FAME – friendly malware evaluation framework

CERT Société Générale, France

Copyright © 2017 Virus Bulletin


(This paper was presented as a last-minute Small Talk at VB2017.)


FAME is a recursive acronym meaning 'FAME Automates Malware Evaluation'. The FAME framework is intended to facilitate analysis of malicious files, leveraging as much knowledge as possible in order to speed up and automate end-to-end analysis of malware.



At CERT Société Générale, which is a banking computer emergency response team based in France, we have our fair share of malware to analyse: banking malware that targets the bank's customers, and all kinds of malware that targets our users.

We realized that there were two main issues with the process of malware analysis within our team:

  1. It was taking too long to complete an analysis. Let's consider the example of a banking trojan. Even if the analyst already recognized the malware family from the spam run, he still had to submit the sample to a sandbox, wait for the sandbox analysis to be completed, download a memory dump, extract the configuration from memory, and compare the configuration with our perimeter in order to determine if we were targeted. It the malware family was unknown, the process was even more complicated.
  2. Not every analyst had the same level of malware analysis skills.

In order to address these problems, we developed FAME, a malware analysis pipeline that will chain the execution of modules in order to perform end-to-end analysis. In the best‑case scenario, an analyst will submit a sample, and within a few minutes FAME will be able to recognize the malware family, extract its configuration, and identify how the malware is targeting our organization.


Not a sandbox

FAME is not a malware analysis sandbox, and it will not be very useful if it is not combined with one. It already has support for both Cuckoo Sandbox (the cuckoo-modified version) and Joe Sandbox.


A framework

FAME should be seen as a framework. Instead of developing various malware analysis scripts, FAME modules can be created that are able to interact with each other. As shown in Figure 1, creating a FAME module is as simple as creating a Python class.

FAME-1.pngFigure 1: Creating a FAME module.

FAME also comes with some useful modules out-of-the-box (see [1] for the list of currently available modules). One of these is the office_macros module, which leverages oletools [2] to analyse Office macros.

FAME-2.pngFigure 2: The office_macros module analyses Office macros.


Threat intelligence integration

Threat intelligence modules are used automatically by FAME to enrich the analysis with tags and indicators from threat intelligence platforms.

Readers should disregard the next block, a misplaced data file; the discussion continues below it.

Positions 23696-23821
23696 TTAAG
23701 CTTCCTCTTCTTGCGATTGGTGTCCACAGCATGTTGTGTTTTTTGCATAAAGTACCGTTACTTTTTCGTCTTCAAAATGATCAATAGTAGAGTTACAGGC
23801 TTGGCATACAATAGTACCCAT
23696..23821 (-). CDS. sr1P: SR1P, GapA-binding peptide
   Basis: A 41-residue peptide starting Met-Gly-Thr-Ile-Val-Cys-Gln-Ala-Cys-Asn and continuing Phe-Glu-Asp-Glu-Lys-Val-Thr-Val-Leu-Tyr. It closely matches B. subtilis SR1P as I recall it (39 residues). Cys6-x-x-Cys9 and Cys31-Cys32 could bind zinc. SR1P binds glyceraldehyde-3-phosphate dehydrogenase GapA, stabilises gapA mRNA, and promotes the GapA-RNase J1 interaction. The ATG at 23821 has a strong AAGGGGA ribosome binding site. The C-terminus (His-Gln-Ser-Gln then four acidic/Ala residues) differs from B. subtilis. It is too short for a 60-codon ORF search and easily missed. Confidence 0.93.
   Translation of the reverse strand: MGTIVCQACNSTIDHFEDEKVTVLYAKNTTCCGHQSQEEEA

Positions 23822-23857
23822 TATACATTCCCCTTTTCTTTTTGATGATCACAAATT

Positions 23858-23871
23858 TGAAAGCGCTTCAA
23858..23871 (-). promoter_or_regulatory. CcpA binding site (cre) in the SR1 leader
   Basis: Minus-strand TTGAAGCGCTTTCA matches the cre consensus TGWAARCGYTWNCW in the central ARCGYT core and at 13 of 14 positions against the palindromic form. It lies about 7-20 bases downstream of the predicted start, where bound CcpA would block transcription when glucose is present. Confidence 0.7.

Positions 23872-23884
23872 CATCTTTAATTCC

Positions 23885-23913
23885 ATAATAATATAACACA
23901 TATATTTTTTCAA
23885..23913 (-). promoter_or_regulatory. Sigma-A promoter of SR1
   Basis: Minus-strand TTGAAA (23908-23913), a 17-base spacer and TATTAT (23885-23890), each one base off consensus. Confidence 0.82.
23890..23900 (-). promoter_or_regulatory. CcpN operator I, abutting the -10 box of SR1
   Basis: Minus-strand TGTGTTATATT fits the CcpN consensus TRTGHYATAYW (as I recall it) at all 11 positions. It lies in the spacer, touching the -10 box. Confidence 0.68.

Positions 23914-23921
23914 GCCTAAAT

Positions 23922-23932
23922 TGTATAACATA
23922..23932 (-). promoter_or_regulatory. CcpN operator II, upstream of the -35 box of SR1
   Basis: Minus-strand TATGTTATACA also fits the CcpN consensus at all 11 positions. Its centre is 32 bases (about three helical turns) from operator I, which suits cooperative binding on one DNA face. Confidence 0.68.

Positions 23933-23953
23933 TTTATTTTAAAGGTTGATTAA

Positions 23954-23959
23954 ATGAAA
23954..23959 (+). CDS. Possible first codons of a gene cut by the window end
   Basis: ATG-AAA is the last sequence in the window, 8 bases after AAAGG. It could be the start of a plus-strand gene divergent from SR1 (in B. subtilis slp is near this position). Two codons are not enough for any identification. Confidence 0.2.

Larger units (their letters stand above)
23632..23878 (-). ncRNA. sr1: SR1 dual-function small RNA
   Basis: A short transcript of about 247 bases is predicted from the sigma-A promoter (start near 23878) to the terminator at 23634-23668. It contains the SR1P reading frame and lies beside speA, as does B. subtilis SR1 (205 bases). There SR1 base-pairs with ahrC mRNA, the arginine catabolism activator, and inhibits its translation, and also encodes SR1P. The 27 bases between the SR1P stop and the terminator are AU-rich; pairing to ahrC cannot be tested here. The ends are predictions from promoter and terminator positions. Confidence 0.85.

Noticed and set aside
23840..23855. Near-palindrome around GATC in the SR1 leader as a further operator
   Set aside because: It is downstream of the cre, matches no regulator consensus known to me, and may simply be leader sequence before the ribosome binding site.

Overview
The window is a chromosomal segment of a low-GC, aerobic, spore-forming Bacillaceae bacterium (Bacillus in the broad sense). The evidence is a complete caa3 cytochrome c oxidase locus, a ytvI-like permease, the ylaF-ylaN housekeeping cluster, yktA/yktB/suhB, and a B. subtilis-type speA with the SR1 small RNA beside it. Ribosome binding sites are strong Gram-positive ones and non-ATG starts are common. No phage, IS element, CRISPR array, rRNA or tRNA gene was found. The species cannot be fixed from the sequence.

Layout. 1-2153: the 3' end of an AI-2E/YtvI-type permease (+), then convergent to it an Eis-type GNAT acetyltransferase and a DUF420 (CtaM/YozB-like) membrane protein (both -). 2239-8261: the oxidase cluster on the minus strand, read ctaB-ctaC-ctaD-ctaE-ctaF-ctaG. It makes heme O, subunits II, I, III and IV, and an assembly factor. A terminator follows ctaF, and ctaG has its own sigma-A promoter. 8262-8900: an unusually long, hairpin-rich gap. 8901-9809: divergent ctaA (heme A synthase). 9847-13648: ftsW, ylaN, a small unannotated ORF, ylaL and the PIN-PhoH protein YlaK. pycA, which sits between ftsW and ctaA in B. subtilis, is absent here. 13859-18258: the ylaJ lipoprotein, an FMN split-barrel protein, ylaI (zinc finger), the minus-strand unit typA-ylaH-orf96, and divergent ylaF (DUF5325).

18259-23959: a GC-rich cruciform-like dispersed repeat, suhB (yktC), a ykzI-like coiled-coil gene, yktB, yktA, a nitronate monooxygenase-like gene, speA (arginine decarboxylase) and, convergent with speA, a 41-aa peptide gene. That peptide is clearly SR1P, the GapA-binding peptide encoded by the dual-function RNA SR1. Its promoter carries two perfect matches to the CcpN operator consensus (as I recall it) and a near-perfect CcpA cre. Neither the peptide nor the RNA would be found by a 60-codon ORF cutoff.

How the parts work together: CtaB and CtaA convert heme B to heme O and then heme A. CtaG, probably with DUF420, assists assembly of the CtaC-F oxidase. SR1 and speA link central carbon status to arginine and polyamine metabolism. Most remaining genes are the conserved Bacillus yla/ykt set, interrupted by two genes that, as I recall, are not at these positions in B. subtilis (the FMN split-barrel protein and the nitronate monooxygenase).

Figure 3: Observables can be added to a threat intelligence platform directly from FAME.

Observables can also be added to a threat intelligence platform directly from FAME. Currently, FAME comes with support for the YETI [3] threat intelligence platform.

FAME-4.pngFigure 4: FAME comes with support for YETI.

YETI was born out of the frustration of constantly having to answer the question 'where have I seen this artifact before?' or having to Google shady domains in order to tie them to a malware family.

In a nutshell, YETI allows an analyst to:

  • Submit observables and get a pretty good guess as to the nature of the threat.
  • Inversely, focus on a threat and quickly list all TTPs, observables, and associated malware.
  • Skip the 'Google the artifact' stage of incident response.
  • Focus on adding intelligence rather than worrying about machine-readable export formats.
  • Visualize relationship graphs between different threats.

From an operational standpoint, YETI offers the possibility to search instantly through millions of observables while easily tracking campaigns linking to related observables, malware toolsets, threat actors and their TTPs.

FAME-5.pngFigure 5: YETI offers the possibility to search instantly through millions of observables.

There is even the possibility to enrich investigations by generating visually pleasing maps illustrating the relationships, such as the one shown in Figure 6.

FAME-6.pngFigure 6: Relationship maps.


Open source

We were particularly pleased with our open-sourcing experience with the FIR (Fast Incident Response) incident management platform [4] (see Figure 7), and as a result of this we decided to release FAME – hoping it will help other incident response teams with their malware analysis needs.

FAME-7.pngFigure 7: Open-sourcing with the FIR (Fast Incident Response) incident management platform [4].

We are looking forward to hearing ideas from the open‑source community, and to using some of the awesome modules that we are sure will be created. More details can be found on the FAME Community page [5].

If you are involved in incident response or malware analysis, or if it simply sounds tempting, you can get a custom‑tailored FAME framework today from the CERT Société Générale GitHub [6], with all the accompanying documents at [7].

FAME-8.pngFigure 8: CERT Société Générale GitHub.



[1] fame_modules repository. https://github.com/certsocietegenerale/fame_modules.

[2] oletools. https://github.com/decalage2/oletools.

[3] YETI. https://yeti-platform.github.io.

[4] FIR – Fast Incident Response incident management platform. https://github.com/certsocietegenerale/FIR.

[5] FAME community page. https://certsocietegenerale.github.io/fame/community.

[6] CERT Société Générale GitHub. https://github.com/certsocietegenerale/fame.

[7] https://fame.readthedocs.io.

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